Housing

Casino workers moving into town will put pressure on the housing market.

The Norwich Department of Planning and Development has resorted to putting staff on overtime to investigate code violations. Building officials work roughly 60 hours a week. In FY 2006, the year the blight officer was hired, the number of code violations more than doubled to 1,170. Zoning complaints increased from 137 to 503 from 2002 to 2006. City officials attribute most of those increases to illegal rooming-house conversions.[1]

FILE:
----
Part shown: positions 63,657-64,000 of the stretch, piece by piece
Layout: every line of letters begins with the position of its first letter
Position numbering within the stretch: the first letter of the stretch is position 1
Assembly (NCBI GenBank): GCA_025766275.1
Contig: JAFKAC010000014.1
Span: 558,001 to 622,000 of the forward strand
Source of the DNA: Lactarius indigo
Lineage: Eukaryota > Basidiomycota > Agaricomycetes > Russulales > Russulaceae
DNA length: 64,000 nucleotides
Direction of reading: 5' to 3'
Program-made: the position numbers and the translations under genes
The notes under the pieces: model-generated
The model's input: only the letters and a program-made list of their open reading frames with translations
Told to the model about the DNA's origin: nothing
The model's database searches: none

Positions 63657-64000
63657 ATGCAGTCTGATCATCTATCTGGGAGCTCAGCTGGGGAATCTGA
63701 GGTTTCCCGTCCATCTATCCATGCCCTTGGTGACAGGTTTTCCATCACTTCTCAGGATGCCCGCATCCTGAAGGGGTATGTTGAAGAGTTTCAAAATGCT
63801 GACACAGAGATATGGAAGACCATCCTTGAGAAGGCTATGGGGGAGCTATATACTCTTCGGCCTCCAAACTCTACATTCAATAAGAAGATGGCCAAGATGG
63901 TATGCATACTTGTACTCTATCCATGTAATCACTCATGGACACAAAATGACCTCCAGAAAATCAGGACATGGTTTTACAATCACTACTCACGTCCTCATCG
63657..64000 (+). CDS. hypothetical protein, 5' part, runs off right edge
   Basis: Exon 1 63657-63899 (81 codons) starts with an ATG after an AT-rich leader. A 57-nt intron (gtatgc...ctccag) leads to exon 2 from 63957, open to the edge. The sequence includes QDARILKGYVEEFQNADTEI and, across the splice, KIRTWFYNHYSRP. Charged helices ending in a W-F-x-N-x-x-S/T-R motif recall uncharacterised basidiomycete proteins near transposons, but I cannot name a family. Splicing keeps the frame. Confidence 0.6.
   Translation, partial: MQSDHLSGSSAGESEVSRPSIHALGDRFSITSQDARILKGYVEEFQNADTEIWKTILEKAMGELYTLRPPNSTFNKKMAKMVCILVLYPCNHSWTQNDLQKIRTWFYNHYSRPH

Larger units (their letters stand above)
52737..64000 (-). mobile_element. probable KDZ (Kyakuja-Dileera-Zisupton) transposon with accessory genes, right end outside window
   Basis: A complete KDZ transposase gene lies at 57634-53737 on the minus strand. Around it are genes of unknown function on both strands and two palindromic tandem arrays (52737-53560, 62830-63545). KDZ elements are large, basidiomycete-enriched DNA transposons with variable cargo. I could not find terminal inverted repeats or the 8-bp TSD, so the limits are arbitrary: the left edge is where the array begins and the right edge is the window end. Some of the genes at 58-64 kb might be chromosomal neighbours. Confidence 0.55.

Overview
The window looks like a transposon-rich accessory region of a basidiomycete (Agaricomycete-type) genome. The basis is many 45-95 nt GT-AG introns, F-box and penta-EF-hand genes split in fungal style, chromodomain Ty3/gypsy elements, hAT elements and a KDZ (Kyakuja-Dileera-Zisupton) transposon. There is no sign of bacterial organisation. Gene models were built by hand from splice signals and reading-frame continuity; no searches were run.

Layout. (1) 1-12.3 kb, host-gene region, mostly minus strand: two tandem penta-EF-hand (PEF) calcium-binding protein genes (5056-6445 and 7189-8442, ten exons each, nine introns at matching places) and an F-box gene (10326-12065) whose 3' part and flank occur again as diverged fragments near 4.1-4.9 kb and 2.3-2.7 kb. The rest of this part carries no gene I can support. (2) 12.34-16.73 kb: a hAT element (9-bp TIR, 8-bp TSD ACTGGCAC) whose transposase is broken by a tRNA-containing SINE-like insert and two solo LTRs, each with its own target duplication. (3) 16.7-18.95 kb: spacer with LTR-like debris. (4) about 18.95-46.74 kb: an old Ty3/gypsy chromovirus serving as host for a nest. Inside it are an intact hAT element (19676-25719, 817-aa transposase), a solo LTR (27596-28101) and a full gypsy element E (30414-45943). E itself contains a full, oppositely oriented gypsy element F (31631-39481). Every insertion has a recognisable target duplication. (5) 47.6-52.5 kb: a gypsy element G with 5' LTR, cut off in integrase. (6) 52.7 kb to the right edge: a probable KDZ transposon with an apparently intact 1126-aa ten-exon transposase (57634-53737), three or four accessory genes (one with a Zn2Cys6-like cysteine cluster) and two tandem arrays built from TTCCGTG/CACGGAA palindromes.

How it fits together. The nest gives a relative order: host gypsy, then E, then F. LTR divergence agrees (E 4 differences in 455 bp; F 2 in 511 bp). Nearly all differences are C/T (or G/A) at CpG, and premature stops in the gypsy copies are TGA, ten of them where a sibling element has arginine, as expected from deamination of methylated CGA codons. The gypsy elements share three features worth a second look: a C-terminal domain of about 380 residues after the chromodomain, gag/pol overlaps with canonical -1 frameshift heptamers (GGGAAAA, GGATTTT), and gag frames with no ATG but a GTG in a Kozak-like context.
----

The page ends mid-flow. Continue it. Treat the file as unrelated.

One of the code violations is known as hotbedding.

Sharing of beds in shifts known as ‘hotbedding’ is a common practice among casino workers who earn low wages. One shift of workers returns to a home, only to be replaced by another. The term ‘hotbedding’ denotes that the bed, occupied on a constant basis, is always warm.[2]

We know with the passing of Article 37[3] a number of years ago that Milford has experience with these issues and has done a very good job combating it with the zoning enforcement officer and other town officials.  Welcoming a casino would be welcoming a compounding of these issues.